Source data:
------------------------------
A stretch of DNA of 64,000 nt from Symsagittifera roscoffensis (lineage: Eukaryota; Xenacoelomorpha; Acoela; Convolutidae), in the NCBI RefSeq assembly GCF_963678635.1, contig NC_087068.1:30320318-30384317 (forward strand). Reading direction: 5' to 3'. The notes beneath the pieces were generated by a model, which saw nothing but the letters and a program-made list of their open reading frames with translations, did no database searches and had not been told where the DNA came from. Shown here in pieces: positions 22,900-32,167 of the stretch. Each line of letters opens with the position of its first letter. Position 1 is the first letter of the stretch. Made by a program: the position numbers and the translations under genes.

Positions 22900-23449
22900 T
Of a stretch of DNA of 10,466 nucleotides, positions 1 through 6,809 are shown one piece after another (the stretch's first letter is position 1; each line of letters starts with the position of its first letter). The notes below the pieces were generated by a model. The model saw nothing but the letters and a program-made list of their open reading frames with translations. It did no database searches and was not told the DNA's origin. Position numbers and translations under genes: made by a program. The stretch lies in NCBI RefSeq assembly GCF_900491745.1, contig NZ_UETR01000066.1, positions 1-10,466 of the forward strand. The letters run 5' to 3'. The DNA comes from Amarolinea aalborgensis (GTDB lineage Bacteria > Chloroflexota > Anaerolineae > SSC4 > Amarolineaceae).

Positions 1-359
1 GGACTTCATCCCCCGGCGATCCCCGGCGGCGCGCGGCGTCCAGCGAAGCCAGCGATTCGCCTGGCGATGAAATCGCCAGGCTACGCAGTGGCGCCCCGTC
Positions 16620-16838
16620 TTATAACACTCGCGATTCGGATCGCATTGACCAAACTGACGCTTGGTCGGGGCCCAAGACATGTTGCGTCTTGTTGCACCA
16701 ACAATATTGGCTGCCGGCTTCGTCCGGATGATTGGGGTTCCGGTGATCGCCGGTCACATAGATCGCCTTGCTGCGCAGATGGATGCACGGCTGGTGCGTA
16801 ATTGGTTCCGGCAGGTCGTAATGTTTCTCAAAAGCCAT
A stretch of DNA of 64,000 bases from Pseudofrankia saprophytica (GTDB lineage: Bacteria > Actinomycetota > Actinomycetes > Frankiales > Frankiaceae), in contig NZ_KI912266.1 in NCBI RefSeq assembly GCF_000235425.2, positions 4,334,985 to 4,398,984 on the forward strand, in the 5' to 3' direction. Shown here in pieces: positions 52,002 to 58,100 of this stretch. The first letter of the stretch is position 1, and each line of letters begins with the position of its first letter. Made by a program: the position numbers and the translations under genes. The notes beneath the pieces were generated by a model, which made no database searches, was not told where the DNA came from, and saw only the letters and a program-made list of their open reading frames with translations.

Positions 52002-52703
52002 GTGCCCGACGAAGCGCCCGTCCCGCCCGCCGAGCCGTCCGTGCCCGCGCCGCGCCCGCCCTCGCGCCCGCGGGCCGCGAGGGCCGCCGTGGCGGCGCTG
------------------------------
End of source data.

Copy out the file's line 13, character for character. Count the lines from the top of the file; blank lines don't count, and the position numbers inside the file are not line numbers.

52002 GTGCCCGACGAAGCGCCCGTCCCGCCCGCCGAGCCGTCCGTGCCCGCGCCGCGCCCGCCCTCGCGCCCGCGGGCCGCGAGGGCCGCCGTGGCGGCGCTG